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AU prepares its shock troops

An Israeli manufactured light machine gun in use with the Bangsamoro Islamic Armed Forces (BIAF), the armed wing of the Moro Islamic Liberation Front (MILF) Guy Oliver/IRIN
An Israeli manufactured light machine gun in use with the Bangsamoro Islamic Armed Forces (BIAF), the armed wing of the Moro Islamic Liberation Front (MILF) (March 2013)
A newly sanctioned African Union (AU) force for quick deployment in conflicts such as in Mali is being promoted as a stop-gap measure ahead of the planned formation of the “rapid deployment capability” (RDC) African Standby Force (ASF).

Unlike the ASF, which will also have policing and civilian duties, the African Immediate Crisis Response Capacity (AICRC) force will have “a strictly military capacity with high reactivity to respond swiftly to emergency situations upon political decisions to intervene in conflict situations within the continent,” Nkosazana Dlamini-Zuma, chairperson of the AU Commission, said in her recent report to the AU summit in Addis Ababa.

While the AU’s failure to resolve crises in countries like Côte d’Ivoire, Libya and Mali has been a source of embarrassment to the continent-wide body, the AU Mission to Somalia (AMISOM) is widely regarded as a success, with the annual US$500 million running costs bankrolled by international partners.

AMISOM provides “pride” for the AU, according to analysts, as African forces at the cost of significant lives (some estimates say thousands), were able to achieve what a far better equipped US force failed to do in Somalia - bring about an opportunity for peace.

Spurred into action

Dlamini-Zuma said in her report Mali was a spur for the AICRC’s formation and it was “obvious” an African military force with an RDC would have meant the French military intervention would not have been “the only recourse”.

"[The French intervention in Mali] left a bad taste in the mouths of many people here and led to discussions at the highest level of the AU"
Solomon Dersso, a senior researcher at the Addis Ababa office of the Institute for Security Studies (ISS), a Pretoria-based think tank, told IRIN Mali interim president Dioncounda Traoré’s reaching out to former colonial power France for military assistance to counter the Islamist rebels “left a bad taste in the mouths of many people here [Addis Ababa and AU headquarters] and led to discussions at the highest level of the AU.”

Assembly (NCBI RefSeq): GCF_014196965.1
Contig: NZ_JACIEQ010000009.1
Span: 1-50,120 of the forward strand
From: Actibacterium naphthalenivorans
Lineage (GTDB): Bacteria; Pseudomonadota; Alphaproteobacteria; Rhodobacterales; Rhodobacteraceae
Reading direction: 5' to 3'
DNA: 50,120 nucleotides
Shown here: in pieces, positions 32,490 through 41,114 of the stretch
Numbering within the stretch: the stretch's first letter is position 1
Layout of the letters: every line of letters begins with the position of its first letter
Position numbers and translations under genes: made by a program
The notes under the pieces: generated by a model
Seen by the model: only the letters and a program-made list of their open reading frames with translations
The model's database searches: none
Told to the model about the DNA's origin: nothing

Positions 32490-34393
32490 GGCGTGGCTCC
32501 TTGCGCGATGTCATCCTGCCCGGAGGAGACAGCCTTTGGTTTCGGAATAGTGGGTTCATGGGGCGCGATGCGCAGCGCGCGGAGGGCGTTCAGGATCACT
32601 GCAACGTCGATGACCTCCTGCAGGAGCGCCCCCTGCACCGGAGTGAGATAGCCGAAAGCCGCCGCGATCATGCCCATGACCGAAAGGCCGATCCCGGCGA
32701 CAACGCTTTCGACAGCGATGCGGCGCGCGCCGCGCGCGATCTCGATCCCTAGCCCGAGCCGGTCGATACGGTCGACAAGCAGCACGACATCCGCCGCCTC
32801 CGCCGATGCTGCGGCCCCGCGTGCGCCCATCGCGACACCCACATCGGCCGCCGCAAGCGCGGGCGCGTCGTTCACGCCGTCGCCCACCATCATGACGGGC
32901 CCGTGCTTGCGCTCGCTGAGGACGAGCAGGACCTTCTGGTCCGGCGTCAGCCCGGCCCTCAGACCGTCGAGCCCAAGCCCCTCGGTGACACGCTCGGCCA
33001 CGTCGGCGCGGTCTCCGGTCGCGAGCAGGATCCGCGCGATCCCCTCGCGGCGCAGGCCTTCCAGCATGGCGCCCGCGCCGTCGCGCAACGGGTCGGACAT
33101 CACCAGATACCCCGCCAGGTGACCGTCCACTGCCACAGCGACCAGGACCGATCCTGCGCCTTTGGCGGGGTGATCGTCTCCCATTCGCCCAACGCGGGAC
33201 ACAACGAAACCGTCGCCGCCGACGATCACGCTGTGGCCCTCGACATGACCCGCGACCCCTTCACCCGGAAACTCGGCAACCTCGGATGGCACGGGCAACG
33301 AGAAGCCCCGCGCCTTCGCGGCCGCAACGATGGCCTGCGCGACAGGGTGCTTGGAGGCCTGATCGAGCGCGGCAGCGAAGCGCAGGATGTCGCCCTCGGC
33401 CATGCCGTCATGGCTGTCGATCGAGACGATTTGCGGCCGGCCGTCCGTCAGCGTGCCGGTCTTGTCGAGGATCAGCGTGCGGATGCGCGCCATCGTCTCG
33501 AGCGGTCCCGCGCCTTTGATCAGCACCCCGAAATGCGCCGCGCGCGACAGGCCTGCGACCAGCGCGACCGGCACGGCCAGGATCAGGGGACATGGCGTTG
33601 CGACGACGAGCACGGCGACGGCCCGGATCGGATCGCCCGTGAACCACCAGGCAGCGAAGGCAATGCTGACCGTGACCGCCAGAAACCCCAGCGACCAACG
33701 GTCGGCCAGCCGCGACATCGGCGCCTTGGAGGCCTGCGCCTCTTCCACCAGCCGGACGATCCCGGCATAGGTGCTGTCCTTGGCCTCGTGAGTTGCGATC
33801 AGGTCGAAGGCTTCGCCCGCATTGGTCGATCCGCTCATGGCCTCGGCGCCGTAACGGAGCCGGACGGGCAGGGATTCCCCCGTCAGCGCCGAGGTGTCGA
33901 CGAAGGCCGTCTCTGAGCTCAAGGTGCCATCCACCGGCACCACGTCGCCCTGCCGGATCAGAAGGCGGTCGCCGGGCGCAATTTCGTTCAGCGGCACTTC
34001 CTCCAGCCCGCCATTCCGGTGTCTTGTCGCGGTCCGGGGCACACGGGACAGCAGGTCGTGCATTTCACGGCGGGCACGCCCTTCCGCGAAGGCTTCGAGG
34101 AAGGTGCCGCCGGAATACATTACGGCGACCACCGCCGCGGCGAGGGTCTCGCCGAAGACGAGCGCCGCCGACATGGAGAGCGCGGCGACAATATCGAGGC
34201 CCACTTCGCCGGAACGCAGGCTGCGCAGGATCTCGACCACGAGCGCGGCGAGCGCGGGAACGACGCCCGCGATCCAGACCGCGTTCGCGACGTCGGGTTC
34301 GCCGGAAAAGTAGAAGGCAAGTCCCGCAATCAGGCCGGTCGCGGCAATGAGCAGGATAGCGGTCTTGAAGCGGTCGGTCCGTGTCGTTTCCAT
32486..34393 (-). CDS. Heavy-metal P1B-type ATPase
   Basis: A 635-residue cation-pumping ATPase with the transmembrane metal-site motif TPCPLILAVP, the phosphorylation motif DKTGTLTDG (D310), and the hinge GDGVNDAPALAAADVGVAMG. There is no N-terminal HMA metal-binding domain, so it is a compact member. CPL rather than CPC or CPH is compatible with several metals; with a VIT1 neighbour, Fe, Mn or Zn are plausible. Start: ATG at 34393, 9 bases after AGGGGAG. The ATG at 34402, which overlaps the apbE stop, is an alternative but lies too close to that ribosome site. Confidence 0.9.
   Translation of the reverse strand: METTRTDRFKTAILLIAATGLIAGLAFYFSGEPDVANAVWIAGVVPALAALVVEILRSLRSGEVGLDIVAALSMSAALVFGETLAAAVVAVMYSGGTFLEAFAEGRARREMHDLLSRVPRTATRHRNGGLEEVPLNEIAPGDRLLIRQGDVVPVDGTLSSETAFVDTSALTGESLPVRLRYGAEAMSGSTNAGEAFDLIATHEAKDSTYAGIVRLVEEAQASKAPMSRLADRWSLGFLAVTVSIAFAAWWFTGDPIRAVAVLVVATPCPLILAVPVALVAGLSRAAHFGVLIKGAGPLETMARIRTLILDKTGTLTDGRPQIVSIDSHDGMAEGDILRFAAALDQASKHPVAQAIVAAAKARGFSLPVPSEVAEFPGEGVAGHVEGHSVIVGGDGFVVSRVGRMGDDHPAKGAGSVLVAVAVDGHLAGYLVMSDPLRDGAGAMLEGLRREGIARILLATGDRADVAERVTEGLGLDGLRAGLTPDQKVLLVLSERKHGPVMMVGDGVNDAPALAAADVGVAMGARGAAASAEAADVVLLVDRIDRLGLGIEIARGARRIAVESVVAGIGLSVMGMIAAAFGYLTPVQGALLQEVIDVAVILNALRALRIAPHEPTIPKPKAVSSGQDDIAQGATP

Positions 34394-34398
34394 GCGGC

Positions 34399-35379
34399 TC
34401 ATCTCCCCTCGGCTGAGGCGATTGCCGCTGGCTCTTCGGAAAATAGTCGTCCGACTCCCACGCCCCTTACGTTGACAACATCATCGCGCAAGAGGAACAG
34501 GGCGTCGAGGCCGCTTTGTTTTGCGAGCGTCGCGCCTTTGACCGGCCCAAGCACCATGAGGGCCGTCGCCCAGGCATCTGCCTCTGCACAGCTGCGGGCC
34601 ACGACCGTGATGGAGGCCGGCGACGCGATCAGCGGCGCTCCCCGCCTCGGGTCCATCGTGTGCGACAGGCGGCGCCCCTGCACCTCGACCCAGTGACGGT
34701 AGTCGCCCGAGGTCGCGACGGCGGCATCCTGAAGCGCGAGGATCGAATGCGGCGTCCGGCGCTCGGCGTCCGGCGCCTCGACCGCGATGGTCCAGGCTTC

According to Dlamini-Zuma, the AICRC will be drawn from a “reservoir of 5,000 troops, with operational modules in the form of tactical battle groups of 1,500 personnel that can be deployed rapidly… which must have a minimum initial self-sustainment period of 30 days”.

The report said the AICRC would have three tactical battle groups, comprised of three infantry battalions of 850 troops each, an artillery support group and light armour elements, as well as an air wing of 400 troops, which would include strike aircraft and helicopters and logistical support, including strategic airlift capabilities. The unit would have a “10-day notice of movement”.
The force headquarters will have a nucleus of 50 staff and AICRC duties would range from “stabilization, peace enforcement and intervention missions; neutralization of terrorist groups, other cross-border criminal entities, armed rebellions; and emergency assistance to Member States within the framework of the principle of non-indifference for protection of civilians,” Dlamini-Zuma’s report said.

Lamamra Ramtane, AU commissioner for peace and security, said in a statement that troop contributions to the AICRC would be on a voluntary basis by member states and those countries participating would finance the AICRC so it could “act independently”.

On the face of it, the AICRC looks like a prototype of the ASF, except there appear to be slight differences in the way the two forces can be deployed. Lamamra said: “Command and control [of the AICRC] will be ensured by the AU Peace and Security Council upon request of a Member State for intervention.”

The ASF mandate under the Constitutive Act of the AU adopted in 2000, is a complete break from its predecessor, the Organisation of African Unity, which adopted a philosophy of non-interference in member states. The Act gave the AU both the right to intervene in a crisis, and an obligation to do so “in respect of grave circumstances, namely: war crimes, genocide and crimes against humanity”.
Clayson Monyela, spokesperson for the South Africa foreign affairs department, told IRIN the AU remained committed to the ASF, and although any AICRC deployment was conditional on a government’s invitation, “there may be exceptional circumstances” where the force could intervene in the absence of such a request.
Ad hoc forces